Monday, November 14, 2016

Exiled

"This definition of moral injury is similar to the idea of betrayal trauma, which is a likely outcome of early childhood abuse. Although young children may lack the cognitive capacity to reflect on how abuse affects their moral beliefs, they nevertheless can have a felt sense that abuse degrades their sense of self. Furthermore, the child must often dissociate feelings of betrayal when the person who betrayed their humanity is a caregiver they depend on for survival. Researchers Robyn L. Gobin and Jennifer J. Freyd give the following explanation of betrayal trauma:
Betrayal trauma theory posits that interpersonal violations such as childhood sexual or physical abuse perpetrated by individuals who victims care for, depend on, or trust will be processed and remembered differently than violations perpetrated by individuals with whom victims do not have such a close connection. A violation perpetrated by someone significant is characterized as a trauma high in betrayal and is remembered less than traumas low in betrayal …. Because the victim views the perpetrator as the key to his or her physical and psychological survival, he or she finds it advantageous to remain interpersonally and emotionally connected to the perpetrator…. Thus, the child may become “blind” to the betrayal and fail to identify the experience as abusive. Such betrayal blindness or unawareness of abuse has adaptive value in that it maintains the attachment between child and caregiver such that the child can continue trusting and depending on the caregiver (Freyd, 2003). [Gobin, Robyn L., & Freyd, Jennifer J. (2009). “Betrayal and Revictimization: Preliminary Findings.” Psychological Trauma: Theory, Research, Practice, and Policy, 1(3), 242-257. ]"
 from: http://www.laurakkerr.com/2012/12/04/soul-repair-veterans/


In waking up from trauma, there comes a realization that those "others" who injured you are no longer those you depend on for anything. Entering into, or growing up in, any kind of situation of abuse automatically places you in a painful position.  If you grow up in a home where you are abused, I believe there is this vague knowledge that you are "bad", but not completely because of the shame messages put on you as a result of being consistently violated. I believe it has to do with morality, and a basic sense of humanity. As a child, as the above says, you are not aware of this, but have this low-level sense that not only are YOU bad, but that what is being done to you is wrong.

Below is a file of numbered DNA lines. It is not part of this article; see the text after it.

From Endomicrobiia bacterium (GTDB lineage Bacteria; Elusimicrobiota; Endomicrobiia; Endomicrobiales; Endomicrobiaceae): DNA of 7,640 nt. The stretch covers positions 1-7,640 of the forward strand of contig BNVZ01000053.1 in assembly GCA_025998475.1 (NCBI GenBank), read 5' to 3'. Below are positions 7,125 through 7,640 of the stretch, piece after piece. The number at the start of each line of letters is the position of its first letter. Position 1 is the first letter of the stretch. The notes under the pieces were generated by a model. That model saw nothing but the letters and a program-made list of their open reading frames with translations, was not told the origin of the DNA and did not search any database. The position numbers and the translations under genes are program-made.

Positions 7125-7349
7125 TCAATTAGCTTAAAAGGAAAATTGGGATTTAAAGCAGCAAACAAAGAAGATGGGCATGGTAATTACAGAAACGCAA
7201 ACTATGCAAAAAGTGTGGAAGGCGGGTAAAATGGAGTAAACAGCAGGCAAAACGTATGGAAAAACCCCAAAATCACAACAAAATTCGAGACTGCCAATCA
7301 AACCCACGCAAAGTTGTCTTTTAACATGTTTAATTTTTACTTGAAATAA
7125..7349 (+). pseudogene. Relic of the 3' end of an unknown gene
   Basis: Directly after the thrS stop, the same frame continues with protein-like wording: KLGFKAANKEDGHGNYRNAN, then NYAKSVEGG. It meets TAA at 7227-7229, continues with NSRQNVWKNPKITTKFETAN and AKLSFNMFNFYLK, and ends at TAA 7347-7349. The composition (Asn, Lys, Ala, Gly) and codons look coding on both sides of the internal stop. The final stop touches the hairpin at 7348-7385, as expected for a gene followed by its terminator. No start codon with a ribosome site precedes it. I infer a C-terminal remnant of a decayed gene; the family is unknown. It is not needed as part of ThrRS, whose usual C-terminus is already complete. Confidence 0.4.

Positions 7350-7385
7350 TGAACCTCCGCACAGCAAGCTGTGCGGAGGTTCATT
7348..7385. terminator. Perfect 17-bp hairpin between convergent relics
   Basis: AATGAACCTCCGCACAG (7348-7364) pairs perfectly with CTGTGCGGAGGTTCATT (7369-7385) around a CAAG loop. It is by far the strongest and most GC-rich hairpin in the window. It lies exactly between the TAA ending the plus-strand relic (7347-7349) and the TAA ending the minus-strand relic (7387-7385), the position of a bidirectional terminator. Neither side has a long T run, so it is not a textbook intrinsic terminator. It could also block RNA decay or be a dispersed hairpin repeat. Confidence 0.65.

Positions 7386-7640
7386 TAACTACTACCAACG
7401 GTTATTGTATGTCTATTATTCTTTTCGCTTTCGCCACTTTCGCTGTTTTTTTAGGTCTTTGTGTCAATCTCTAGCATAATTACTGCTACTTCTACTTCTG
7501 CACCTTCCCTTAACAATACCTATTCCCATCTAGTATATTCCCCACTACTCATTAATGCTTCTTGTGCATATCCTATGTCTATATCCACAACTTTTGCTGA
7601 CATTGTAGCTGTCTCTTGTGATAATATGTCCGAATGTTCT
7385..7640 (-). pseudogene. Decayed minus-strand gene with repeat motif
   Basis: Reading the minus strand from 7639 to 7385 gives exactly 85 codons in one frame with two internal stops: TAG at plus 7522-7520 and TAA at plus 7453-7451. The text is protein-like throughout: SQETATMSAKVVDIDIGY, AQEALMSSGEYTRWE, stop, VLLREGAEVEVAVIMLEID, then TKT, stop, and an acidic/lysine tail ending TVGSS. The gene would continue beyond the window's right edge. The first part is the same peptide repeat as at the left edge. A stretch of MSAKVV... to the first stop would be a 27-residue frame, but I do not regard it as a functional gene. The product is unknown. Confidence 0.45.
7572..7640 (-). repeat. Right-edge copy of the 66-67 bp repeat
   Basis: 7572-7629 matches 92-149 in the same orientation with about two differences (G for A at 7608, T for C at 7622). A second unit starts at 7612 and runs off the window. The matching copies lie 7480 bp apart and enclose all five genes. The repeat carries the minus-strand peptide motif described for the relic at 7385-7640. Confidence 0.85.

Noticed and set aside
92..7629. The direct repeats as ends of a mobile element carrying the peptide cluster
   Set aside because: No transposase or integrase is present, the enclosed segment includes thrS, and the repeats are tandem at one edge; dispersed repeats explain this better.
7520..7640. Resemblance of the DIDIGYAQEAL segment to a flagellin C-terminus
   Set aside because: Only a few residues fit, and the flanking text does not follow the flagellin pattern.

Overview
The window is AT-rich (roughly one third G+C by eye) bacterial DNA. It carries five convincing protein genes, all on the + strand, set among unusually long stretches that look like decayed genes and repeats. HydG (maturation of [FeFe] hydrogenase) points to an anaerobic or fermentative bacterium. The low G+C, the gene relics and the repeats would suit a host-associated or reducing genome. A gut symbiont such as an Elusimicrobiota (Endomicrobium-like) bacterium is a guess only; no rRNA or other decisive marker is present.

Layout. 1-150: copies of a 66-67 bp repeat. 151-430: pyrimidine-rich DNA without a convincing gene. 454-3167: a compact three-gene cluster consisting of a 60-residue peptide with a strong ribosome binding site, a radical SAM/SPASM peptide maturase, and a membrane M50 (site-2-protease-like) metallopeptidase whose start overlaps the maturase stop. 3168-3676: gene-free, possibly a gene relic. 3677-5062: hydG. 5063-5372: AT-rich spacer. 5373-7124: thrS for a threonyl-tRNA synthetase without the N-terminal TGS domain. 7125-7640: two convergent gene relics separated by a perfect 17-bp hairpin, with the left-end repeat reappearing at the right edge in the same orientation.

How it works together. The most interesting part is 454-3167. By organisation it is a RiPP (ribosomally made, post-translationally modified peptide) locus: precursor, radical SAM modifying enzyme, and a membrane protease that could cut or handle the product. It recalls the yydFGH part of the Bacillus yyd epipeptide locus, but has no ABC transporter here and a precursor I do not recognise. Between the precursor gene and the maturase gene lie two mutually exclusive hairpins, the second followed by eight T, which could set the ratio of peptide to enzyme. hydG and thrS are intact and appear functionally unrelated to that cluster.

Unfortunately, most healing work focuses only on this sense of shame, which is extremely important. But you have to come to also learn what is right and wrong, because as a child you didn't even know it was abuse...you didn't have the words or cognitive capacities to categorize it as such. Not just that, but abuse was normal and OK. It isn't just dissociation, it is social learning. And healing from trauma like that is most certainly a series of awakenings...awareness that brings you back to life, to stop a life of loyalty to abusers, to come out of flight or freeze behaviors and thoughts, to re-learn what is right and good.
This "waking up" feeling is strong. In the awakening, I came to realize that there is a difference between me and the abusers. I lived my life as a child in a state of feeling exiled and "wrong", yet living with complete loyalty and dependence on those who brought me pain. This contradictory state is disruptive, and as an adult, I realized I could not, with a thinking mind, remain loyal to dysfunction. But I didn't know how to reconcile that state. I kept going back into abusive or offensive situations where I simply recreated the feeling I had in childhood: loyalty to dysfunction and trying desperately to get my voice heard so I wouldn't have to feel exiled. Repetition compulsion is a very real aspect of trauma healing, and a force to be reckoned with.
Exiled. I sought those who would find reasons to exile me. As part of awakening, as part of growing up, I am embracing my role as exile for one reason only: I AM different than abusers. I CAN take in information about my behavior and adjust it so it is not hurtful to someone else. I DO make reparations and amends to care for my relationships. To me, that is the moral injury...doing to yourself what an abuser did to you, and trying to belong in a system of abuse that goes against the very highest nature of a human being, which is to be compassionate and empathetic. The separation SHOULD happen, and your life as an exile from abusers will lead you to a world that is much wider and bigger, and you will find that an exile journey from abuse will lead you directly to a promised land of grace...of safe people full of grace.